Falling behind on debt payments can happen to anyone – medical bills, job loss, divorce, you name it. And when those minimum payments start piling up, it can feel totally overwhelming. You may be tempted to just ignore the problem, but that can make things way worse in the long run if creditors sue you or trash your credit.A debt settlement attorney could be a big help in getting you back on track financially. They know all the laws and loopholes to reduce what you owe and work out easier payment plans. It takes tons of stress off your plate so you can focus on the rest of your life.I chatted with John Smith, a debt settlement lawyer for over 20 years in California. He said there’s 4 main times when his clients reach out:
1. You’re Getting Sued by Creditors
If you’re already getting court notices or letters from a lawyer demanding payment, then stop everything and call a debt settlement attorney ASAP.“By the time a creditor sues, they’ve usually given up on trying to collect normally,” said John. “They want to force you to pay through legal action instead.”And here’s the thing — these lawsuits are rarely just threats. Creditors fully intend to get judgments against you for the full amount owed plus interest and legal fees. This allows them to garnish your wages, put liens on your property, empty bank accounts, etc.Not fun.But a good debt settlement lawyer can step in and negotiate with the creditor’s attorney. “We have legal methods for dismissing cases due to technical errors or buying more time so accounts can be settled for less than owed,” John explained.I can personally vouch for how scary it is to be sued over debt. If you’re getting legal notices, getting an attorney should be priority #1 before things spiral out of control!
2. Debt Collectors Won’t Leave You Alone
Under the Fair Debt Collection Practices Act (FDCPA), collectors have to treat you fairly and respectfully. No harassment, threats, calling at odd hours, etc.But some break the rules anyway because people rarely know their rights. As John put it:
“Many debt collectors rely on bullying and intimidation tactics to pressure people into payments they can’t afford. But through legal action, we can force them to back down and negotiate more reasonable settlements.”
Common offenses he sees are nonstop phone calls even after requesting no contact, calling employers or family about the debt, failing to verify what’s owed, and falsely threatening legal action. Each violation can lead to the collector owing you $1,000+ in statutory damages.If you feel abused, trapped, or lied to by collectors, talk to an attorney before paying anything more. Debt settlement lawyers are well-versed in consumer protection laws and how to bring collectors in line.Plus negotiating with someone legally representing you usually makes them more cooperative. Win win!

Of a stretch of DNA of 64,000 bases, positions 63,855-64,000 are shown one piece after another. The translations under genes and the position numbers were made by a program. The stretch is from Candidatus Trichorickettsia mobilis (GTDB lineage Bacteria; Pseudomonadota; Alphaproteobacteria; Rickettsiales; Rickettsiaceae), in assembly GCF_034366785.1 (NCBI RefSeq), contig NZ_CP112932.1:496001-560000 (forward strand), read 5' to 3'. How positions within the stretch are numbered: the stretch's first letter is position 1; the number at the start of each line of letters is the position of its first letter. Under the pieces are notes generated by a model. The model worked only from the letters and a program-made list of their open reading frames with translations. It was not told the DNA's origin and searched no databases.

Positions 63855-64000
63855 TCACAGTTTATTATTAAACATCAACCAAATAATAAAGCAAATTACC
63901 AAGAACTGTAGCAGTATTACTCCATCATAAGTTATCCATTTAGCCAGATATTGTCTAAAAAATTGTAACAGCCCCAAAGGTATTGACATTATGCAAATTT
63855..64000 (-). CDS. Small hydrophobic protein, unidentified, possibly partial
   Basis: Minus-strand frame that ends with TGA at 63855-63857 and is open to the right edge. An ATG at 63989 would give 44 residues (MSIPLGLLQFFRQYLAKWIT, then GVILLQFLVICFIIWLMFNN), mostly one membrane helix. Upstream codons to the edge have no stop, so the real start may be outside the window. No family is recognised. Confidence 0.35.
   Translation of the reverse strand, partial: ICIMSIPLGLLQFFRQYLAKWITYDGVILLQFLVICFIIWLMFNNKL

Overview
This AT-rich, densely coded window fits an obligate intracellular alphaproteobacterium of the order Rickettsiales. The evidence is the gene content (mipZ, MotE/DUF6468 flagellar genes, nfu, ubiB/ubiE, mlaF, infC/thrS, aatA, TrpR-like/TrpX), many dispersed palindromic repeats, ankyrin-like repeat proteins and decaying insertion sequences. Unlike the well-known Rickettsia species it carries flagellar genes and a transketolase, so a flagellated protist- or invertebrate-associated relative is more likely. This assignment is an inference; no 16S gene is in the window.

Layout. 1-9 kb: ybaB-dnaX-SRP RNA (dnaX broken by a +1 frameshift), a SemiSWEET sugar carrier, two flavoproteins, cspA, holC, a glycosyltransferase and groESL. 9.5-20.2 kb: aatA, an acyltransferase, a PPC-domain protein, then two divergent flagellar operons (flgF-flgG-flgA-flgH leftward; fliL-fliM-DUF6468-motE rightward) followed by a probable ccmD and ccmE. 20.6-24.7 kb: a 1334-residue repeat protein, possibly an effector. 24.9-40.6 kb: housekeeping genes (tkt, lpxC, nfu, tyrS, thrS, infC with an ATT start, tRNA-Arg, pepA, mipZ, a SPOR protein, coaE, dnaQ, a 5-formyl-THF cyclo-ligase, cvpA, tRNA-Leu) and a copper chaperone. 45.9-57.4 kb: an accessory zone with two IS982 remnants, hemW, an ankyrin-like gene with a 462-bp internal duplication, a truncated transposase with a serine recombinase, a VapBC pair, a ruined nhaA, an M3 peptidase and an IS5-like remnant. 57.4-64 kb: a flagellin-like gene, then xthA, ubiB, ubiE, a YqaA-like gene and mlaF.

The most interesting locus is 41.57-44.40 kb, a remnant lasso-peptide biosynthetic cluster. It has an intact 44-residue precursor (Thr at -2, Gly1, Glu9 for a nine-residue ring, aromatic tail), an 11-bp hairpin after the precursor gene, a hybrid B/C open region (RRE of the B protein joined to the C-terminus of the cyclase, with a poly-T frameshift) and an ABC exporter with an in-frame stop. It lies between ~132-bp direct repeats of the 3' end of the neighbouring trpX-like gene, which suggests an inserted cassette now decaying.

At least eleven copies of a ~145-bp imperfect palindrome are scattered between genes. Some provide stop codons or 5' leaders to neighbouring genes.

3. You Have Good Income But Lots of Debt
Now if your debts are with the original creditors (not collectors) and you still have decent income coming in, debt settlement may also be an option. This route is a bit riskier credit-wise but can slash what you end up paying.The attorney essentially negotiates lump sum payoffs with creditors for less than the full balances. It depends on factors like how long the accounts have gone unpaid, how much you can scrape together, etc.John says it’s common for his clients in this situation to settle credit card debts for 40-60% less:
“When an account gets behind enough that the creditor charges it off and closes it, they often decide getting something is better than nothing. They’ll take a reduced lump sum payment in exchange for forgiving the rest.”
The risk is that your credit score tanks from the late payments while the attorney negotiates (often 12-15 months). The accounts likely won’t fall off your credit reports for ~7 years either.So this strategy works best for those who don’t plan to utilize credit much in the near future. You avoid bankruptcy but take a hit on your score either way.
4. You Have More Debt Than You Can Ever Repay
Finally, if you honestly have no chance at paying back what you owe in a reasonable timeframe, a debt settlement attorney may still help reduce the fallout. This is kind of a last resort before exploring bankruptcy.The lawyer can negotiate payoffs of a smaller percentage owed when creditors get desperate enough. While the unpaid remainder still legally exists, creditors rarely keep pursuing once accepting a settlement.John explains that consumers with lots of debt and very limited income have options:
“Bankruptcy ruins your credit for 10 years and can cost thousands in legal fees. Debt settlement done right can resolve unpayable debts for less money while allowing people to rebuild credit in just a few years.”
Just know that collectors will be very aggressive until settlements are reached. Lawsuits are likely as well. So mentally prepare yourself!Having an experienced debt settlement attorney in your corner can ease the stress a bit. Just weigh all your options carefully before deciding anything.Alright, hopefully this gives you a better idea of when to seek help from a debt settlement lawyer! They can be total lifesavers in the right situations. To recap:
- Getting sued by creditors
- Abusive debt collectors
- Good income but lots of debt
- More debt than you can ever repay
If any of these sound familiar, at least schedule a free consultation with someone like John. Learn what strategies could improve your financial situation. Don’t just ignore the problem and hope it goes away (it won’t!).